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Old 02-22-2009, 05:10 PM   #15
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When my wife and I full-timed several years ago, we selected Texas as our "home" State. They had no income tax, and they had a high risk insurance pool. If you applied for and were turned down by 2 different companies, you qualified for the pool. Out of the pool, the insurers had to take their fare share of high risk people and could only charge you 20% more than the average person. This proved to save us a lot of money over private insurance.
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Old 02-23-2009, 06:29 AM   #16
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Thanks for the continuing advise. I have checked the cost of Cobra and it would be very expensive. I work for a school district and have a "cadillac" insurance coverage. The downside is it is a very expensive policy and Cobra would be more than we could afford. I have looked at the cost of catostrophic coverage, and that is probably the way we will go. It's just so great to hear what others have experienced. To the person who wrote about Texas having a high risk insurance pool. How long do you have to be a resident of Texas to be eligible for this pool? Thanks again for all the help!!!
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Old 02-23-2009, 01:41 PM   #17
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First of all COBRA only has to be offered if the company has 20 or more company employees, and the cost to you would be the total cost of your policy plus up to 2% admin fee (if the employeer wants to charge you)... COBRA is offered for 18 months in most cases, but could be extended up to 36 months. If you have health issues, you should exhaust your COBRA and then you would be qualified for HIPPA,(very costly, but all pre-ex is covered) as long as you go directly from a group plan to an individual health plan. If you have health issues DO NOT take a temporary (sometimes called a short option)health issurance policy, this will DQ you from HIPPA.

Now, BC/BS will have the largest network and will be honored in more places. If you get service in a state that's not your "home state" make sure that the doctor's office is in that state's BC/BS network and files the claim(s) with BC/BS of that state. Then that BC/BS will pay the claim and then file with your "home state" BC/BS. That way you will be treated as if you are in network...(for the PPO plans).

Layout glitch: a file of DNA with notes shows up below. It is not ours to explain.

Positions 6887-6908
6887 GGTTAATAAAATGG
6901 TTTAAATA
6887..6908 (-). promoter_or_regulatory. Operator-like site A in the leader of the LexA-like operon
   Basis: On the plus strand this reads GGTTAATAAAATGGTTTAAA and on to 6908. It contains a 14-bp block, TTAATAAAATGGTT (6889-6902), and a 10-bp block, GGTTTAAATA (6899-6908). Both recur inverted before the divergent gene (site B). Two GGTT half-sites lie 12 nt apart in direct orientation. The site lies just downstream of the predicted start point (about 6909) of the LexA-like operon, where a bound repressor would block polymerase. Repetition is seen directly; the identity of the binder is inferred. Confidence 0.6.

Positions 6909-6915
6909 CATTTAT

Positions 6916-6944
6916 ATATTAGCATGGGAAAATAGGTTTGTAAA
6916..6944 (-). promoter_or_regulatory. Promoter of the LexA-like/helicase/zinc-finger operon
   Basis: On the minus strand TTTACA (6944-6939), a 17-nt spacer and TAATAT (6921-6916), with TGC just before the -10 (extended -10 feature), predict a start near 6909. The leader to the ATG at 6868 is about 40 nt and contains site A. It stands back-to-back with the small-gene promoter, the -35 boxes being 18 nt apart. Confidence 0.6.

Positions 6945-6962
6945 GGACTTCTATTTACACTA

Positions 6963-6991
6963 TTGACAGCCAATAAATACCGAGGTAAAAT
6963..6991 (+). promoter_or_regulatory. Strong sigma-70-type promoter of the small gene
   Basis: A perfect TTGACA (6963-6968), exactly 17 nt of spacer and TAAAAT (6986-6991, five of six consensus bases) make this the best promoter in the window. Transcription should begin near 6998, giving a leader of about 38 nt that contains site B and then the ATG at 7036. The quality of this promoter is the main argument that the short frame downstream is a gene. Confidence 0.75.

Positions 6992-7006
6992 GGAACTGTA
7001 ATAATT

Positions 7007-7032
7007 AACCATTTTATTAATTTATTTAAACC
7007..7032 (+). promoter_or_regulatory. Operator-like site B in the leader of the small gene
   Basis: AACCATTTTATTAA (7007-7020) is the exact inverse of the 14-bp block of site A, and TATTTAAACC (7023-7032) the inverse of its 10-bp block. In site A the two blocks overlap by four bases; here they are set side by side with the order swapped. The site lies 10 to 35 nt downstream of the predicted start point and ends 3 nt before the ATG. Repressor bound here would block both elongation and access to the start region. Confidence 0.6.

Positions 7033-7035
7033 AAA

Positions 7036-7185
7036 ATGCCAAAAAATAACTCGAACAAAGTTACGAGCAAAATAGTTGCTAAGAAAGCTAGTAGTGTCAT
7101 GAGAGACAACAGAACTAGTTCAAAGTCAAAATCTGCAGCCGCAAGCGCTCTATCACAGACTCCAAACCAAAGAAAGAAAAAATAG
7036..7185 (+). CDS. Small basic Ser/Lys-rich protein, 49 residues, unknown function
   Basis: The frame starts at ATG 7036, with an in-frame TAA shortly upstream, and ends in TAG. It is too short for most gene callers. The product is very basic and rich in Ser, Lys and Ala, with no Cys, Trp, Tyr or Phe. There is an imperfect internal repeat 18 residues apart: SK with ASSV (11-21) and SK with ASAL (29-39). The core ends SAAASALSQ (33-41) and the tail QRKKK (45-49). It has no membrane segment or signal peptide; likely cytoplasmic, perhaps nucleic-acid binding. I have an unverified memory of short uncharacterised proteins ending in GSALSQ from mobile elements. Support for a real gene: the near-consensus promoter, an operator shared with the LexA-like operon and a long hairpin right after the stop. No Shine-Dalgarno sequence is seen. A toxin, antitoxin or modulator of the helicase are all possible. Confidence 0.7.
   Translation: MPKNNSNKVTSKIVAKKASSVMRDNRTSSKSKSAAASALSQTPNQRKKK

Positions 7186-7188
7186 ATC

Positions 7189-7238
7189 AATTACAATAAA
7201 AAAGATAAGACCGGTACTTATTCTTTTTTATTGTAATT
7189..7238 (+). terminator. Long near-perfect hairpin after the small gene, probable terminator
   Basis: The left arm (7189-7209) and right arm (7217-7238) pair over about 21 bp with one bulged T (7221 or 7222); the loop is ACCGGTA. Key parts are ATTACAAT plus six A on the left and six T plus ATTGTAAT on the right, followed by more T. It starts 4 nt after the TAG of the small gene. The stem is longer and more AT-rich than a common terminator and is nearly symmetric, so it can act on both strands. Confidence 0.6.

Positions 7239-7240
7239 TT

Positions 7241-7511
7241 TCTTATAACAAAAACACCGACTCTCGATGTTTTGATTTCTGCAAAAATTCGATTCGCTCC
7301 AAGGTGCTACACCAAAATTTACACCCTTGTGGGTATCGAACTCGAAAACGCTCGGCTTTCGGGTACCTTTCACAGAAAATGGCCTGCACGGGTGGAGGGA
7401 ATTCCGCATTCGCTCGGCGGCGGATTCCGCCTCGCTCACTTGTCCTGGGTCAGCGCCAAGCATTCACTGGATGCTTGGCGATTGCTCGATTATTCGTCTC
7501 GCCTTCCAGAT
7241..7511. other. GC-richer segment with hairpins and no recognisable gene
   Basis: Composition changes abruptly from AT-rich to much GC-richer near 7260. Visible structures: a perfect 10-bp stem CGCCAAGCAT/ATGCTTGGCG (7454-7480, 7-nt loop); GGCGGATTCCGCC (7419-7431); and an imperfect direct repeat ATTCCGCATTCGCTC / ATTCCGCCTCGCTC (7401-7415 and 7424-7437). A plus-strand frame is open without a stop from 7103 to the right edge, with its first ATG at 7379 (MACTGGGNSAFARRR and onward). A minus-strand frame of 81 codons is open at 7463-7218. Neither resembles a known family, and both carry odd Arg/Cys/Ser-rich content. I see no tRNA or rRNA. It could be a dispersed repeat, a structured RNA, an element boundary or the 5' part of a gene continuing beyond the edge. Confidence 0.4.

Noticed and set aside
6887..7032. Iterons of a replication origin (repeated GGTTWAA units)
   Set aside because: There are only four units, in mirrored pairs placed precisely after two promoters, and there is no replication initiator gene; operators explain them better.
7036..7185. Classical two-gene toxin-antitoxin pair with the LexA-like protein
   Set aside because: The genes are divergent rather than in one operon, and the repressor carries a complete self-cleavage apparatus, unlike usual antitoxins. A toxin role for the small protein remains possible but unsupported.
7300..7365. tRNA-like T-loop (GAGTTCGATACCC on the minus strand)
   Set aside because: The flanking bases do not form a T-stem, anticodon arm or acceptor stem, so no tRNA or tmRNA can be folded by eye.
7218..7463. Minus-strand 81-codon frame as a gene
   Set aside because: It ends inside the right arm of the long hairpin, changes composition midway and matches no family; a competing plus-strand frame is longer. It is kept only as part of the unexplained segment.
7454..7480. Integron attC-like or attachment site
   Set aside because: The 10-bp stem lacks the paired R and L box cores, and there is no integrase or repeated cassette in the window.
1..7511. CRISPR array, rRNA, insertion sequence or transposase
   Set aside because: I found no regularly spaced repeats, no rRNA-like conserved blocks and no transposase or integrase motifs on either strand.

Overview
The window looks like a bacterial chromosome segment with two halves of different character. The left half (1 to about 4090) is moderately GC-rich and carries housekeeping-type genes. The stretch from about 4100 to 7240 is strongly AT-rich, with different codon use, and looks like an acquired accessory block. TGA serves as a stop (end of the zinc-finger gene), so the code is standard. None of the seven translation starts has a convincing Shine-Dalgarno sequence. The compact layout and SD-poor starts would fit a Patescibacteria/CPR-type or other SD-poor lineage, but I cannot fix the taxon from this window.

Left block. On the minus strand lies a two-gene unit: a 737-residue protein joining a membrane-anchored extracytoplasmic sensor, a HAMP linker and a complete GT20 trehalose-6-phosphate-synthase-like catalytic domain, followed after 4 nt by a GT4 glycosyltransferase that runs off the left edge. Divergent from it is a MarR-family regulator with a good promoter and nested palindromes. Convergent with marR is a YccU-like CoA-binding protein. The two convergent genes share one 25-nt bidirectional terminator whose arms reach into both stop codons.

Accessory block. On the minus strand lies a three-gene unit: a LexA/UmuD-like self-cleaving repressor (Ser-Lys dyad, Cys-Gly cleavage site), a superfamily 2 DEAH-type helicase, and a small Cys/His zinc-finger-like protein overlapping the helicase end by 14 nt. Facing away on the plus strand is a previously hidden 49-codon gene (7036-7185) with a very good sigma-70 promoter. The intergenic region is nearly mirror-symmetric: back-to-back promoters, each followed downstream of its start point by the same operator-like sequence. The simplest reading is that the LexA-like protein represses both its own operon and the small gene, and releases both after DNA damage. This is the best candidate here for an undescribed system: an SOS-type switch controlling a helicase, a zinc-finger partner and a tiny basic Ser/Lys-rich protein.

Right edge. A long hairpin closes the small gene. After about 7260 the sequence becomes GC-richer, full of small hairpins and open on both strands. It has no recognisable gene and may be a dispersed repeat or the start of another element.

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Old 02-23-2009, 02:31 PM   #18
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I was a resident by getting a mail forwarding service and drivers license, total of 3 days. Run a internet search fro Texas and high risk health insurance pool. You should be able to find info.
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Old 02-23-2009, 02:33 PM   #19
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Here is a link

http://www.txhealthpool.com/eligibil.html
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Old 02-23-2009, 05:11 PM   #20
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Jim you are correct --that is my portion of the monthly premium -- sorry about that. Also sorry about the time delay in answering your question -- my right hand was crushed in an accident and I can only type with my left hand and two fingers on the right hand.
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Old 02-23-2009, 11:35 PM   #21
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I am a 20 year Army retiree. The military no longer provides free medical or dental care for retirees unless it is emergency, and that is questionable. Great military benefits eh?
Any insurance policies that I have pay me cash back (not Dr's or hospitals) if I have an accident, cancer, or hospitalized.

I am too young for Social Security and Medicare.
My insurance coverage since 1991 has be the Veterans Administration (VA). They have hospitals in every state and numerous clinics. My Rx meds are $8 ea for 30 day supply. I have nothing but praise for the treatment I have received at 5 different hospitals in CA and NV.